«Continually changing scenes can keep a child (or adult) riveted to a television screen for hours. Why are fast-changing images in a video game or music video so intensely pleasurable? In "Perceptual Pleasure and the Brain," Irving Biederman and Edward A. Vessel propose that the human brain has evolved a craving for information that can be satisfied through continual visual stimulation. Information from the eye speeds along pathways in the brain that are rich in opioid receptors—the same pleasure-modulating molecular receptors that are targeted by opiate drugs—ultimately reaching so-called association areas, where memories are elicited. A phenomenon called competitive learning can explain why our craving for information sends us in search of visual novelty and richly interpretable patterns. Using evidence from brain-imaging studies, Biederman and Vessel suggest that boredom sets in when people are presented inputs at a rate slower than their rate of comprehension.»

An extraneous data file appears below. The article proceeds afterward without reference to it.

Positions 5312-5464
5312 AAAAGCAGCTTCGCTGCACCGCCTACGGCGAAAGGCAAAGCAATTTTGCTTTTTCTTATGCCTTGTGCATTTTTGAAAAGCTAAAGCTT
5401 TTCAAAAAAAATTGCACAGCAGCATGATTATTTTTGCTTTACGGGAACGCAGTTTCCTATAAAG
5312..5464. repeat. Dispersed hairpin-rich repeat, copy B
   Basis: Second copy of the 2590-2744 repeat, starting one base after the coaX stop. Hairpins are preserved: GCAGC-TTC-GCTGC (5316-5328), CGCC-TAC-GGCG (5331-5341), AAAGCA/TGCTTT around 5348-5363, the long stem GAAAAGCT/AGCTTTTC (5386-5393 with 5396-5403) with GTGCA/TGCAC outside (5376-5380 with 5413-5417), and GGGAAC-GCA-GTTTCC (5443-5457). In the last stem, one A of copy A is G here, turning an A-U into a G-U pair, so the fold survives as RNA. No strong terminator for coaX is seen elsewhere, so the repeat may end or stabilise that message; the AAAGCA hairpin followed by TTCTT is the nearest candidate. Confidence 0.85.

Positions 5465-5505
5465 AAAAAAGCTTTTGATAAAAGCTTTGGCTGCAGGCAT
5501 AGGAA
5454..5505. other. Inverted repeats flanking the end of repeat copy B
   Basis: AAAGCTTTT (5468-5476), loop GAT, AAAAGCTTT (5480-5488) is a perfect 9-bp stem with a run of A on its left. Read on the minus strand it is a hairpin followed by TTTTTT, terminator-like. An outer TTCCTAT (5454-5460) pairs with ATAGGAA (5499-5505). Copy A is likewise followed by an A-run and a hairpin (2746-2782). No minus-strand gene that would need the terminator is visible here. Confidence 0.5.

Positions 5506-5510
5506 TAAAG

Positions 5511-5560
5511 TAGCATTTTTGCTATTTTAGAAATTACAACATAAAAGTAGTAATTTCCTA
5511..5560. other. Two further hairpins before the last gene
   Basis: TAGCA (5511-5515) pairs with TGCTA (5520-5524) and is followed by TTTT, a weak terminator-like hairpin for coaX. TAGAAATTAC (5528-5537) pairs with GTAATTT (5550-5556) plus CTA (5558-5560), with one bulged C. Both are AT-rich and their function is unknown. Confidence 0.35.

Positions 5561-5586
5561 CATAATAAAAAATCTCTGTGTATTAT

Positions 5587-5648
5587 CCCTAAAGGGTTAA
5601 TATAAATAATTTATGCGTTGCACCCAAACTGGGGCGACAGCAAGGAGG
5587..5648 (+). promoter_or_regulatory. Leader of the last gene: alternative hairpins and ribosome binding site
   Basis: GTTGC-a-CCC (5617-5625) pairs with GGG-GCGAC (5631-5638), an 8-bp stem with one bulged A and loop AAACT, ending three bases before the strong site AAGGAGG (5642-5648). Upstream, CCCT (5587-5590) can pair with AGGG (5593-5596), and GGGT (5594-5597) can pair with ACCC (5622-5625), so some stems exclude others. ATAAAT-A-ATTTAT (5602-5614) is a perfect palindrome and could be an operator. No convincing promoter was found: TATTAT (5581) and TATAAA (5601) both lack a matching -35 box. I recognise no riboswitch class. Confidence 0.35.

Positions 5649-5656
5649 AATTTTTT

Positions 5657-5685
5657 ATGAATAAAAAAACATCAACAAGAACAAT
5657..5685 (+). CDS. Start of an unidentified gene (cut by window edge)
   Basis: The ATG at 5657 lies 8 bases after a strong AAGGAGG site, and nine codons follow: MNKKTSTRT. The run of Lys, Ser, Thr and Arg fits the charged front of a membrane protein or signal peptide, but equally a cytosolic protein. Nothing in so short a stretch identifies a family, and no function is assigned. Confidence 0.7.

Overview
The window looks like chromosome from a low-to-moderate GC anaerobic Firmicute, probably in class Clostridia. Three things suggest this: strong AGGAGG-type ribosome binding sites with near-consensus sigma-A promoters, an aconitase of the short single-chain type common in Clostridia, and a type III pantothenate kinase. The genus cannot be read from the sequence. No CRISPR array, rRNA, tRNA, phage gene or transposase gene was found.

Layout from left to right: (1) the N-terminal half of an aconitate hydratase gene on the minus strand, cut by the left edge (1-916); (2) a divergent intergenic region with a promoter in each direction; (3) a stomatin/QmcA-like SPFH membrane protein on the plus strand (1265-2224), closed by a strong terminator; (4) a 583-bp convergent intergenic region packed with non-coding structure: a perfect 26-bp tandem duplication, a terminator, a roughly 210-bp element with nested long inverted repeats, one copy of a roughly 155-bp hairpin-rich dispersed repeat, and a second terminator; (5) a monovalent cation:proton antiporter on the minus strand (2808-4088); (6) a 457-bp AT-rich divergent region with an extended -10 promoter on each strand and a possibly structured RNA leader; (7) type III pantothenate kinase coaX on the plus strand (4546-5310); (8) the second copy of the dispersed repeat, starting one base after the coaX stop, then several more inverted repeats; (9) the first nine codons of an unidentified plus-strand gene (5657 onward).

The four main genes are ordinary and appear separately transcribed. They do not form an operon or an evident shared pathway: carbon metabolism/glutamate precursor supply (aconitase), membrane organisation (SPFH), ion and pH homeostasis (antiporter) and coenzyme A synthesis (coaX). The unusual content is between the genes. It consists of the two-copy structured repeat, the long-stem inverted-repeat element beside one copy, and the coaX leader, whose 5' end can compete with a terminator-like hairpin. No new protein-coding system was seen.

Irving Biederman and Edward A. Vessel, «Perceptual Pleasure and the Brain», American Scientist, May-June2006 Volume 94, Number 3
E ficamos preocupados quando, questionando os estudantes acerca da temática que os preocupa, como resposta não obtemos referências relativamente à sua localidade, à sua própria situação existencial, à sua direta interação, mas a tudo o que vem pelos meios de comunicação de massa.
P.F.C. Junho 2014